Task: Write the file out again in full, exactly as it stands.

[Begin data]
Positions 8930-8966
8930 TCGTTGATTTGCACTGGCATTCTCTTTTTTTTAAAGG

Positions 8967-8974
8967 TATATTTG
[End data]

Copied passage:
Positions 8930-8966
8930 TCGTTGATTTGCACTGGCATTCTCTTTTTTTTAAAGG

Positions 8967-8974
8967 TATATTTG